High Skies

Tracy Daugherty

October 9, 2020 
The following is excerpted from Tracy Daugherty's latest novel, High Skies, on devastating weather, Cold War suspicion, and tense race relations in a small Texas town in the 1950s. Daugherty is the author of several books of fiction and nonfiction, including the New York Times bestseller The Last Love Song. His short stories and essays have appeared in the New Yorker, Vanity Fair, British Vogue, and others. He lives in Oregon with his wife, writer Marjorie Sandor.

The first time I saw Stevie’s crutches, in the lunch room, in first grade, I wanted to run away from him. Naturally, the fact that he was different frightened me. And the crutches meant he had a disease. I didn’t want to catch whatever afflicted his body. It took many weeks for me to feel comfortable around him—weeks of closeness (teachers sat us together at lunch one day and the arrangement stuck), of talking to him, of learning we liked science and the same comic books. My mother had told me he suffered from arthritis—it wasn’t a “communicable” disease, she said.

Even as a child, I was struck by the implications of her wording: if you communicated, you got sick. On the other hand, sickness also spread from lack of communication—a circumstance our community soon endured.

On September 4, 1957, Texans would watch on television as National Guardsmen in the neighboring state of Arkansas, on orders from Governor Orval Faubus, blocked nine black students from entering Central High School in Little Rock, while a growing crowd chanted, “Go home!” Texans weren’t the only ones watching. Immediately, all over the world, the Soviet Union disseminated press releases mocking American rhetoric about freedom and equality in the face of such obvious racial discrimination. School segregation became a major Cold War issue—a weapon in the global conflict. Months earlier, in the spring, at the time of the storms, our hardscrabble town had engaged in Cold War combat, and our schools played a role in the drama.

Because of its proximity to Webb Air Force Base, Midland became awash in rumors, in mid-April, concerning a Soviet installation in the Southern Ural Mountains. US intelligence had gathered information about an incident there, in the Chelyabinsk district: stories of ugly, purplish skies, rich farmland plowed under overnight, livestock slaughtered. The Soviet government offered no official statements, and managed to successfully impose a news blackout, but some of the men stationed at Webb knew that Chelyabinsk was the home of the Mayak nuclear facility. In 1949, it had produced the Soviet Union’s first atomic bomb. These men knew that, in addition to the ruined farmland and murdered cattle, villagers downstream from Mayak were reporting dozens of cases of radiation sickness. These men, the important men who knew all this—they became a little too relaxed in the evenings while on R&R from Webb, a little too lubricated. They talked about Mayak. Word got around Big Spring. It made its way to Midland. One day at work my father heard about Mayak from a colleague, who’d got it from a friend of a friend who knew a colonel at Webb. There had been an accident, releasing radiation. It had happened because Soviet officials were putting enormous pressure on the facility to build more bombs. Clearly, the communists were gearing up for large-scale war.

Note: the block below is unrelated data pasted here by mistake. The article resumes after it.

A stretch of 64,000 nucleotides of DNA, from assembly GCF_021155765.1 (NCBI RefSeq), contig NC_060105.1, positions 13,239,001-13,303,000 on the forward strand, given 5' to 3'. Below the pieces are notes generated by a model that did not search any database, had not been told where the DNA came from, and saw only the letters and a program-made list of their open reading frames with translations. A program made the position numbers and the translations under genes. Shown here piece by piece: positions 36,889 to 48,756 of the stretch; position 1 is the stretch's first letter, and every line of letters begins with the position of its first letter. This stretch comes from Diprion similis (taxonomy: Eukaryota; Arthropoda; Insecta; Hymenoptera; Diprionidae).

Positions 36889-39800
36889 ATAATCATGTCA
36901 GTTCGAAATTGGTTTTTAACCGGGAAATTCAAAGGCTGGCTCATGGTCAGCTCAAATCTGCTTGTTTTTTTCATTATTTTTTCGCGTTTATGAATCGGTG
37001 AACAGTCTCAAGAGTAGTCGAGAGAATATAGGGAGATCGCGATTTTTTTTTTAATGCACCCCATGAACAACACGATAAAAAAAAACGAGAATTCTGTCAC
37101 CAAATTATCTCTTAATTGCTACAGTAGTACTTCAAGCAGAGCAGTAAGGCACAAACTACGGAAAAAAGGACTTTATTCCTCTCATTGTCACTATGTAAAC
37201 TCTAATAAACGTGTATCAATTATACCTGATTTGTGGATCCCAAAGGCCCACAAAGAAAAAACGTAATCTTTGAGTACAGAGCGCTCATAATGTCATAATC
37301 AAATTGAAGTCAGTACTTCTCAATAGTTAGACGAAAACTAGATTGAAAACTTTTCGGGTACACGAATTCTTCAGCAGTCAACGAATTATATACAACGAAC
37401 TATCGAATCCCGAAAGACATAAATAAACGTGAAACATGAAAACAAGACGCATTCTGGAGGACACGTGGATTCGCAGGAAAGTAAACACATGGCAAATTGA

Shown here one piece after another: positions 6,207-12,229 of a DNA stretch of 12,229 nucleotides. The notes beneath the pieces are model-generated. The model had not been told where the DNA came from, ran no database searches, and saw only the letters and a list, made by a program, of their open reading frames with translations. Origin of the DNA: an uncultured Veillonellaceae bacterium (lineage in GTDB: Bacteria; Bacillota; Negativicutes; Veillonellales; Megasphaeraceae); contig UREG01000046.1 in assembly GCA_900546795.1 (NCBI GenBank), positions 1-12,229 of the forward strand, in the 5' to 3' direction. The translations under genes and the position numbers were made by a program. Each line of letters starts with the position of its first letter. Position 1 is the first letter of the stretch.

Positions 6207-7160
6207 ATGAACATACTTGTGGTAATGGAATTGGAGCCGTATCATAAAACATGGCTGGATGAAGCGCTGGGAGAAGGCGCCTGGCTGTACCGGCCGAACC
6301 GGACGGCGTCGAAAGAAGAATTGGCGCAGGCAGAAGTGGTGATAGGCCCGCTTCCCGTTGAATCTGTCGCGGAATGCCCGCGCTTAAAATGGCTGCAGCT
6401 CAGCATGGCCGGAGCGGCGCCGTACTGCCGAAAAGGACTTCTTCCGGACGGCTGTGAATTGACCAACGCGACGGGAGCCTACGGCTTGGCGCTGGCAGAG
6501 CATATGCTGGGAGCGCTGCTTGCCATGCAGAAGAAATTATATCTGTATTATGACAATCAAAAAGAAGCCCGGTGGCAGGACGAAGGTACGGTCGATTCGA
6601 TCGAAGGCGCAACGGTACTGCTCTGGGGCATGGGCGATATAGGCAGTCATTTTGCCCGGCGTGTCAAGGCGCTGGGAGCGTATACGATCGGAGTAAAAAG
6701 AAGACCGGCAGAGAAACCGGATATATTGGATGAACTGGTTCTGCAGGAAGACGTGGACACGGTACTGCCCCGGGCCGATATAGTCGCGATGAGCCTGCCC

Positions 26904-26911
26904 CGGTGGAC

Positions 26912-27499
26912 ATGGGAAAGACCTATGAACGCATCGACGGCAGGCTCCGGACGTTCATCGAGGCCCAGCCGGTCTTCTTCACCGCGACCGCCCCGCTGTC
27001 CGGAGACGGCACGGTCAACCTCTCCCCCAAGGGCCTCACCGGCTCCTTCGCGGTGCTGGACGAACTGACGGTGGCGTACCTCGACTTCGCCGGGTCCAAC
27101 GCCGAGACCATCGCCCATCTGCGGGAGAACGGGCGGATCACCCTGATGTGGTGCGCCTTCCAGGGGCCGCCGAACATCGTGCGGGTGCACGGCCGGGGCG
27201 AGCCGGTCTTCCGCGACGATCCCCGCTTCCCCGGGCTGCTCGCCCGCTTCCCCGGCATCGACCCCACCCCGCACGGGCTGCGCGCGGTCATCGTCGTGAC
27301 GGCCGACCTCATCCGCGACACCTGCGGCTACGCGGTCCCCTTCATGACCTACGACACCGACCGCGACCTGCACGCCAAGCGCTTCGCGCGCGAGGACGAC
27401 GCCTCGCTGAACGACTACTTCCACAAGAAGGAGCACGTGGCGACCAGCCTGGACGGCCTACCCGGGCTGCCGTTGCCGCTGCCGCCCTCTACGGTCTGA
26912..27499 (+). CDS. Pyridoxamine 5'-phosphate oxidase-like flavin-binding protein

Midland, Texas in 1957 was not the only mid-American town paranoid about communism and the possibility of a nuclear attack. Nor was it the only town with a conservative city council whose members prided themselves on patriotism, men (for they were all men) who considered Senator Joseph R. McCarthy a role model (he had died that spring of alcohol-related causes). The Senator’s work, of rooting out communist spies wherever they infected American institutions, would not die with him, these men insisted.

Midland, Texas was not the only place in 1957 whose city council wanted to “send a patriotic message” (to whom was not entirely clear), a warning about the escalating arms race. It was not the only place to pass an official ordinance forbidding visits from persons traveling to the United States on Soviet passports, as well as citizens from Eastern Bloc countries. Such ordinances went into effect that year on Long Island, in northern California, and in most of the mid-sized towns along the east coast of Florida.

Midland’s councilmen cited the town’s oil production, crucial to the nation’s future energy needs, and its location near Webb Air Force Base as the primary reason to ban Soviets from traveling to the region—who knew what military secrets they might try to steal? But it was also the case that, in the wake of Brown v. Board of Education, these same places, towns like Midland proudly making strong Cold War stances, were strenuously fighting federal efforts to integrate their public schools. Even before the events in Little Rock, Arkansas, it was national news that the Soviet Union regularly tried to embarrass the United States on the world stage by playing up racial strife in its cities. Even my father, who said he supported the Midland City Council’s stand against communism, mused aloud one day, “Maybe they don’t want the Russkies here because they don’t want them to see what it’s like on the wrong side of the tracks.”


Excerpted from High Skies by Tracy Daugherty. Excerpted with the permission of Red Hen Press. Copyright © 2020 by Daugherty.

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